Product development and packaging: Succeed together from the start

  • July 31, 2023
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Congratulations! You’ve designed a spectacular product your customers are sure to love. You’ve finalized everything and sent it out for manufacturing. Now it’s time for the finishing touch: Designing packaging that protects this innovative money-maker through transit and makes a bold statement the moment a buyer sees it.

It may not seem like it, but this situation is the exact opposite of the right way to do packaging. In this scenario, you’ve waited far too long to develop optimal packaging for your product. The right packaging can make or break a successful product launch. Even if you don’t rely on a gorgeous box that dazzles your customers by effectively communicating an irresistible value proposition. Leaving this step to the last minute can even delay a launch if you run into unforeseen issues with packaging that fails to protect your product effectively.

The best way to make sure your product’s packaging complements its value, and never becomes a stumbling block to success, is to involve a packaging professionals early in its lifecycle. Here’s what you can expect great packaging engineers to do throughout the process:

  1. Assess the business opportunity. It’s wise to let your packaging team know as soon as you start exploring the potential opportunity for a new product. While you focus on early value propositions and strategic fit within your product portfolio, they can begin benchmarking the competitive landscape. This method provides ample time to analyze existing packaging strengths, weaknesses and costs.
  2. Project definition and plan. Keeping your packaging engineer in the loop as you build a deeper understanding of product characteristics will help the packaging start to take shape, even at this early stage. The design team will begin developing concepts based on the initial voice of customer (VOC) product feedback. These preliminary designs incorporate user experience desires, reuse capability or disposal requirements, product fragility data, cost constraints and intended distribution/supply chain plan. Like the product itself, packaging may not be final at this stage. However, it'll allow you to share well-crafted packaging concepts with stakeholders alongside product samples.
  3. Product prototype validation. With product prototypes and packaging concepts in hand, bring your in packaging program manager to hear VOC feedback. End-user perspectives inform innovative packaging solutions just as they do product design. And this input will help your packaging team arrive at a final design while considering cost, testing results and operational compatibility. Your packaging engineers will use this time to gain a complete picture of what hazards your product is likely to encounter in the supply chain. Then they can devise a solution that protects it every step of the way, without including unnecessary packaging.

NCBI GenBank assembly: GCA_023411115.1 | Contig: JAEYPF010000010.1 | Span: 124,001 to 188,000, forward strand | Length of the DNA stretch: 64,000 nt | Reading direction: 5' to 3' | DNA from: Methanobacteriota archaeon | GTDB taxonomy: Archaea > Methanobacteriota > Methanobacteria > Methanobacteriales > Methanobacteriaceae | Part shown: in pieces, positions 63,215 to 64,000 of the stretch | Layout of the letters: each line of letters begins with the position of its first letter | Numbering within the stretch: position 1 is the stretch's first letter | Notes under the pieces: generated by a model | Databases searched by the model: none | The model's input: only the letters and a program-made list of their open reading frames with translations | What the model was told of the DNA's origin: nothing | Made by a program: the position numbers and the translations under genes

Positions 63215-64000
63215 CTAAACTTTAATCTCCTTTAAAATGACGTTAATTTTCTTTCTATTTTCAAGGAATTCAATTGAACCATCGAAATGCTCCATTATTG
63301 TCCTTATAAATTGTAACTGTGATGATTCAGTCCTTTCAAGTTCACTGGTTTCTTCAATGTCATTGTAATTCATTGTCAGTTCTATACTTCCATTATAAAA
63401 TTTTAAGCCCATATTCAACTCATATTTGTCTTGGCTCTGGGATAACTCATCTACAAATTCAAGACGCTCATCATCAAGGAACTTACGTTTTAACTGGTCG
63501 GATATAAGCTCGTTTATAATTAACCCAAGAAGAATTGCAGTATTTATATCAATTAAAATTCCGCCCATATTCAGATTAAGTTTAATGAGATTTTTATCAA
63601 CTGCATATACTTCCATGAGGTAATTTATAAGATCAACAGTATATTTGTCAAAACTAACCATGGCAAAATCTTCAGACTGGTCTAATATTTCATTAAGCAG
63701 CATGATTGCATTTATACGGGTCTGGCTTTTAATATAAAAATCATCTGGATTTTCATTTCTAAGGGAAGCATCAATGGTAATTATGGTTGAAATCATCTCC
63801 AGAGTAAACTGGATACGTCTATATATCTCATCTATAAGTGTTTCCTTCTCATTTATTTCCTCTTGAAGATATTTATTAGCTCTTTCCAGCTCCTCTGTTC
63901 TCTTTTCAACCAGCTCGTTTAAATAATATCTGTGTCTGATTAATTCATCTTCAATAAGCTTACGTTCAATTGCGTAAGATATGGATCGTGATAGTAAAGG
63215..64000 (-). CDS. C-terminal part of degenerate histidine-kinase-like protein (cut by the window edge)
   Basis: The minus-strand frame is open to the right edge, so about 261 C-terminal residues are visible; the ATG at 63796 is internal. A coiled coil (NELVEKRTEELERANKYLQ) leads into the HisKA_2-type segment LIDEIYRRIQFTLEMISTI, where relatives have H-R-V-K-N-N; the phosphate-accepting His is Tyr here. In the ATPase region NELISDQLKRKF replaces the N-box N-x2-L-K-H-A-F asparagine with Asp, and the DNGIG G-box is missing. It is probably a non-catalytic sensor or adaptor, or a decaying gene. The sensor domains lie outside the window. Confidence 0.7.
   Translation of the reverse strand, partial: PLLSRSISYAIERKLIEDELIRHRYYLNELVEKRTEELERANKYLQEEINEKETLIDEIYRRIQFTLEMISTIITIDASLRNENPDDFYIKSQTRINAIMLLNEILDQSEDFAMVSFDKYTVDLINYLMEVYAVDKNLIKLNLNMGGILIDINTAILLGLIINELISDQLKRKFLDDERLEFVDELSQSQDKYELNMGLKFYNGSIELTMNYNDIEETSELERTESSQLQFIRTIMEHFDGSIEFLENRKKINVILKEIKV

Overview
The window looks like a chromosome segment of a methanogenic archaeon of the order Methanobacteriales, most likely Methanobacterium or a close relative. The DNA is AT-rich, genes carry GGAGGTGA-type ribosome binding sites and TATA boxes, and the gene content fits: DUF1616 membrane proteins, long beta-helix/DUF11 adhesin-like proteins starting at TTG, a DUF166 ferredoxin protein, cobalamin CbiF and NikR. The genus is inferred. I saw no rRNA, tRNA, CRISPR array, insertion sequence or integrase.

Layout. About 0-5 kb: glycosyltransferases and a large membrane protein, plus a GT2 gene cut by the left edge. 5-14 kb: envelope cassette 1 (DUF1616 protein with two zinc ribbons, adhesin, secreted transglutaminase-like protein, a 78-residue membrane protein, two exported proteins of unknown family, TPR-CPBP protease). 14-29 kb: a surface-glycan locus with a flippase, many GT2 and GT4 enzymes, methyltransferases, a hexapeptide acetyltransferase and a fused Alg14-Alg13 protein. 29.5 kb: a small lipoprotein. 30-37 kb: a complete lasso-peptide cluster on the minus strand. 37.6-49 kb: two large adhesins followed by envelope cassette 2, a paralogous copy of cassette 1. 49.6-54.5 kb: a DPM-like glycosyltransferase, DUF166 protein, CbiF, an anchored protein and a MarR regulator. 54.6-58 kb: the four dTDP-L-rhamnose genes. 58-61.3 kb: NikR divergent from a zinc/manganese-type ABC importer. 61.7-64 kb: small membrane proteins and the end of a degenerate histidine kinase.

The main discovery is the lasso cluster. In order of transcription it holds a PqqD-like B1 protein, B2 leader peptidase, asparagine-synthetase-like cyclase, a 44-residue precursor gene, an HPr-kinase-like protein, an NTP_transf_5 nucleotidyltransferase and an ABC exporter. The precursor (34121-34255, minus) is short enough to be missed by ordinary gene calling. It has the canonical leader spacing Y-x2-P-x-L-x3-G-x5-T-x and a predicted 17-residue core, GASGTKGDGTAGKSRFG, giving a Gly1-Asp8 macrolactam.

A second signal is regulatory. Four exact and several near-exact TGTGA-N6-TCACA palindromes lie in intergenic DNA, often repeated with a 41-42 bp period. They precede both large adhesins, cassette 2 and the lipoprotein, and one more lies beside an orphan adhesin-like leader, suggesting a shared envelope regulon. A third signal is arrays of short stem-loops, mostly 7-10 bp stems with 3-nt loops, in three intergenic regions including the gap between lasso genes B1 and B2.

4. Product and market validation. Now that you have production samples of your product, it’s time to select a packaging design. Once that happens, your packaging team will conduct International Safe Transit Association (ISTA) or American Society for Testing and Materials (ASTM) trials to make sure it protects the product in the real world. They’ll also:
    • Provide your marketing team with graphic guidelines
    • Work with manufacturing stakeholders to solve any automation or ergonomic challenges with the packaging
    • Document packaging specifications
    • Identify material suppliers
    • Coordinate with suppliers
  5. Launch preparations. It’s the final countdown, and your packaging team will pull all the packaging details together while you’re preparing for your product launch. Packaging engineers use this time to inspect and perform quality assurance (QA) on packaging samples at material supplier locations. They support labor activities at the end of each production line to work out the kinks and make final adjustments to assure safety and efficiency. To sustain the gain, it’s essential to train end-of-line personnel on the intended use of the packaging design and its application. This way, new products stay secure on pallets throughout the extended supply chain. Packaging engineers can also step in and procure packaging and labeling elements if your company doesn’t have a specific purchasing or procurement role.
  6. Post-launch product management. No matter how much you test, certain packaging situations may not present themselves until after launch. If you involved packaging professionals from the beginning, these issues would likely be small. However, you still need to address them. Lean on your packaging team to evaluate the cost of packaging due to increasing volumes and breakage rates. They’ll help you determine if you need to make changes to reduce these costs. They’ll also be alert for user feedback and stay abreast of regulations that could call for changes.

Every step in the new product development process that doesn’t include packaging engineers increases the risk of packaging delaying speed to market. Their absence could even inhibit product success. In a worst-case scenario, shoddy packaging can lead to complete product failure. Leverage your packaging team during the full product lifecycle, and make sure your packaging does nothing but help propel your product to success.

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